Bilateral diplomacy in an integrated Europe: the co-existence of institutional orders?
Bilateral diplomacy is typically portrayed as under threat by European integration, which has forged direct links between sectoral ministries, introduced an all-embracing policy arena in Brussels and, arguably, rendered traditional embassy representation irrelevant. This paper questions whether this thesis indeed holds sway, inspired by insights from historical institutionalism. Drawing on data from diplomatic service lists we present a time-series analysis of embassy staff allocation. The results from five foreign services point towards maintained representation in EU 15 and a strong increase in EU 16-27, in line with an expectation of institutional robustness. As regards variation between the foreign services, convergence in representation patterns is a dominant trend. Furthermore, it is suggested, where the foreign ministry has a strong position, changes in the allocation of embassy staff will be less radical. Among the cases, France points itself out by its high and increasing priority of embassies in EU 15. A later version of this paper has been published in Journal of European Integration, Vol. 30, No. 2, May 2008, pp. 235-253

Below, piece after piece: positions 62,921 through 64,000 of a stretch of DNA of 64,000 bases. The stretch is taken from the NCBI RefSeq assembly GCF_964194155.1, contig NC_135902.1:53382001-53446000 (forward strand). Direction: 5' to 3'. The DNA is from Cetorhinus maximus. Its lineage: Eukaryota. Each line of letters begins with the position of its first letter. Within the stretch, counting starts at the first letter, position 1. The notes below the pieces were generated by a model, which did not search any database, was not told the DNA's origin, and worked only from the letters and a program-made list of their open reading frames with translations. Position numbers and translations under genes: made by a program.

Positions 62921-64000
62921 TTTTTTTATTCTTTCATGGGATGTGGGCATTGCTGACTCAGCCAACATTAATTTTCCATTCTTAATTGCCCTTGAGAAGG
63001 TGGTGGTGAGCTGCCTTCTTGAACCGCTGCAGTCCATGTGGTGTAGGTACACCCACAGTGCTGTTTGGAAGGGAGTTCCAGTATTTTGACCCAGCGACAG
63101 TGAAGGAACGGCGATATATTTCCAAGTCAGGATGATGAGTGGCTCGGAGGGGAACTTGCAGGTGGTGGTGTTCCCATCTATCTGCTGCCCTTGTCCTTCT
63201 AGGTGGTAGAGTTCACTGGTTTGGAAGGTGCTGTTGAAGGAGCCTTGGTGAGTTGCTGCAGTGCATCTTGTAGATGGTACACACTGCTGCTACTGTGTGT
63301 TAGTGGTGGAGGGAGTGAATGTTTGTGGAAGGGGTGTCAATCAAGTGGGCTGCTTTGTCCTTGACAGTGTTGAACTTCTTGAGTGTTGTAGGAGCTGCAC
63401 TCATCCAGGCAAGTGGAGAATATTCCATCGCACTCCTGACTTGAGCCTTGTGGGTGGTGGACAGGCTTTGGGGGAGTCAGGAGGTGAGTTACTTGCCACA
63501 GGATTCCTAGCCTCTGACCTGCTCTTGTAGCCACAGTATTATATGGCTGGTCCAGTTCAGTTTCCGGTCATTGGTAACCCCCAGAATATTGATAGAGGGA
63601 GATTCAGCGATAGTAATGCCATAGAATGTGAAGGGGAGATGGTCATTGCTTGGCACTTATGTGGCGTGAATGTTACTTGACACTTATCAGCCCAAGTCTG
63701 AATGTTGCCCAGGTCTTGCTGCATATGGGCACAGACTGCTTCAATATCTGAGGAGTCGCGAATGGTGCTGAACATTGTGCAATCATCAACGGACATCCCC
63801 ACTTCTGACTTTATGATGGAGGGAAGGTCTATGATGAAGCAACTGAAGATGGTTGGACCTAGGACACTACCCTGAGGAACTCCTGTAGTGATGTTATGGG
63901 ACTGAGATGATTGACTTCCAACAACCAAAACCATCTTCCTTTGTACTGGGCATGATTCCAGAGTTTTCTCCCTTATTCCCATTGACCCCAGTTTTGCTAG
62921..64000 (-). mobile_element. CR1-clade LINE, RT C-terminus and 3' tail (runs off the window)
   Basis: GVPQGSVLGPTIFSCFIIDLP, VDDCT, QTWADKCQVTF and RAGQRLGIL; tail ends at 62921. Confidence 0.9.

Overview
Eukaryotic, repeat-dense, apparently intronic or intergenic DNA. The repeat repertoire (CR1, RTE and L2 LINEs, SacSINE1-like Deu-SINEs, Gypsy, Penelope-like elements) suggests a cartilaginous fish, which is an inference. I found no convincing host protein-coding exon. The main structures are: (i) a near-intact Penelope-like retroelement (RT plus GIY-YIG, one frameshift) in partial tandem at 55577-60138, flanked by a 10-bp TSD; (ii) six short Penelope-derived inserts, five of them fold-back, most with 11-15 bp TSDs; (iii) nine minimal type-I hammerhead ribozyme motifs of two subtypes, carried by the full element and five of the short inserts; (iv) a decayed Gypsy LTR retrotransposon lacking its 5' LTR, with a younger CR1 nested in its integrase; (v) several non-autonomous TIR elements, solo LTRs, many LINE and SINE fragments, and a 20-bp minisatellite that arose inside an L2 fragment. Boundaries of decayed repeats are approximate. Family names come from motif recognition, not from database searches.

When requesting a correction, please mention this item's handle: RePEc:erp:arenax:p0231. See general information about how to correct material in RePEc.
For technical questions regarding this item, or to correct its authors, title, abstract, bibliographic or download information, contact: (Sindre Eikrem Hervig)The email address of this maintainer does not seem to be valid anymore. Please ask Sindre Eikrem Hervig to update the entry or send us the correct address
If references are entirely missing, you can add them using this form.